LinkedIn has over 500 million users! It truly is a powerful tool you can use to help grow your business and brand. Entrepreneurs especially tend to engage heavily on LinkedIn. Donna gave us a few steps for starting a LinkedIn profile (or just coming to finally try out LinkedIn):
Know your goals for being on LinkedIn.
You should really sit down and write our your goals! And create your LinkedIn profile specifically to meet those goals. Start by gathering all of your information: job history, education, skills, certifications, articles, memberships, etc.
Focus on choosing the right background image, profile picture and headliner. Your profile is the first thing people see when they search your name!
Recommend others and build up your own recommendations.
But never accept a recommendation from someone who knows nothing about your work! Also don’t recommend someone who you haven’t worked directly with. When someone recommends you, do the same for them!
Make sure you are findable in LinkedIn Advanced Searches.
In order for people you find you, you must fill out your profile in detail! Use keywords strategically- don’t be guilty of keyword stuffing! Also use conventional job titles- don’t use ‘cute titles.”
Profile tips: you must have a profile picture, add your current position to your profile, add at least 5 skills to your profile and include your city!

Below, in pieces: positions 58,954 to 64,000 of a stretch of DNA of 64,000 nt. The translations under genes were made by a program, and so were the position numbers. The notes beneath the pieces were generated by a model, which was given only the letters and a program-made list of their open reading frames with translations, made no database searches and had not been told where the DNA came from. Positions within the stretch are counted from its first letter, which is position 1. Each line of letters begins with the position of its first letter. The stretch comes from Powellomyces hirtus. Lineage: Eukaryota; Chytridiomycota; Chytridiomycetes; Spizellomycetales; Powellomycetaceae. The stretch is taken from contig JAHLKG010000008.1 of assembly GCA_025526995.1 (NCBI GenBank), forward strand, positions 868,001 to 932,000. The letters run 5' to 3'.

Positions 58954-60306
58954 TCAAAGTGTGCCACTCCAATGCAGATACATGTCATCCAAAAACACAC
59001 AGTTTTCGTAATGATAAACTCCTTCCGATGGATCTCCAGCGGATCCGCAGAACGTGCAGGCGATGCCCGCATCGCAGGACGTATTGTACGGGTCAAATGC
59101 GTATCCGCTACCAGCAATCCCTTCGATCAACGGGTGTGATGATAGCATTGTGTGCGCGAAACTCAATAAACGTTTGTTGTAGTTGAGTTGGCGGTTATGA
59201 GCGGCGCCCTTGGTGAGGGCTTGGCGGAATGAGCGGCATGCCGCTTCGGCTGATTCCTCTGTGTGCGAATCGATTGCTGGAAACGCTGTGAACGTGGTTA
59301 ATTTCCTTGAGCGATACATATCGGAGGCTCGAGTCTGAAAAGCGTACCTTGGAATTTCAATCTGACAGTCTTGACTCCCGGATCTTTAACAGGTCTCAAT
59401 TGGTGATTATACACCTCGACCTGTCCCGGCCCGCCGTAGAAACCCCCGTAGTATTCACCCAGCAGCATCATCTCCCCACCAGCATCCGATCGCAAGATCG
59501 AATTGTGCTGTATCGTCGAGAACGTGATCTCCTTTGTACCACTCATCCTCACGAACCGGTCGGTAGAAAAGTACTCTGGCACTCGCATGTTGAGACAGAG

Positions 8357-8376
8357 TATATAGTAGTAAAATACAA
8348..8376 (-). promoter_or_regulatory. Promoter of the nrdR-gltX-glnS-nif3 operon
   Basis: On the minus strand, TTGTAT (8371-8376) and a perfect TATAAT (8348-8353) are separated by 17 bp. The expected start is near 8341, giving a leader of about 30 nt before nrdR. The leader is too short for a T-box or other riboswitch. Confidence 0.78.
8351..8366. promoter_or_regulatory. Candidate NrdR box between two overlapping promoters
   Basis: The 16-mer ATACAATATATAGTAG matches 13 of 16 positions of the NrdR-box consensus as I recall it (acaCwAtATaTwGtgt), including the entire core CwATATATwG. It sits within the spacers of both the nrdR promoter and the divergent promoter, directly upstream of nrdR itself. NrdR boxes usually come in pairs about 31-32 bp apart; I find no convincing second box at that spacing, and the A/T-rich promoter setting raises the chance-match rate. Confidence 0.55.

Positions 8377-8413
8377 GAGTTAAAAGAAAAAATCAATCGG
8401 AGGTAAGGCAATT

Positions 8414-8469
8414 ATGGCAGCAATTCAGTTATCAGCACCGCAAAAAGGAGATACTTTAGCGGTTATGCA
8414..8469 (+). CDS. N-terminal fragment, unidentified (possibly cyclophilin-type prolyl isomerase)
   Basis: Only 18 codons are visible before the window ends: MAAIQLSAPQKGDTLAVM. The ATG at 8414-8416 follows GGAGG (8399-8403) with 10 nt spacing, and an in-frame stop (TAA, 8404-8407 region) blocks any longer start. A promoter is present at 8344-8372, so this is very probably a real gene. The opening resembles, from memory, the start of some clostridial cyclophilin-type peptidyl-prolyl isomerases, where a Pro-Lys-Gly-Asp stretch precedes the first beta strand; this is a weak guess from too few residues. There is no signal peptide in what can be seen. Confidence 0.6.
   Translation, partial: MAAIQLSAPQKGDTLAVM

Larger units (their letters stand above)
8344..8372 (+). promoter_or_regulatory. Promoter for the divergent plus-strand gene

Join LinkedIn Groups.
Choose groups based on your industry and interests! Make sure you contribute to those groups- be engaging and helpful! Showcase your expertise and network with industry leaders. Just remember that groups appear on your profile!
Continually add status updates!
LinkedIn Publisher is a blogging tool that can be utilized through your profile. This is a blog within your profile that can showcase your expertise and you can build your own following! Your content becomes part of your profile. Status Updates can help you gain visibility, share information, attract new clients, etc.
Follow LinkedIn Company Pages.
These are great sources of information! You can stay on top of what your competitors are doing too. Be sure to follow your customers’ pages and also your vendors’ pages too.
Thank you Donna for all of this valuable information! I think we all have a checklist of things we can do to improve each of our LinkedIn profiles. Click below to download Donna’s PDF from this Lunch & Learn event. Join us at Forge for future events by checking out our Facebook page!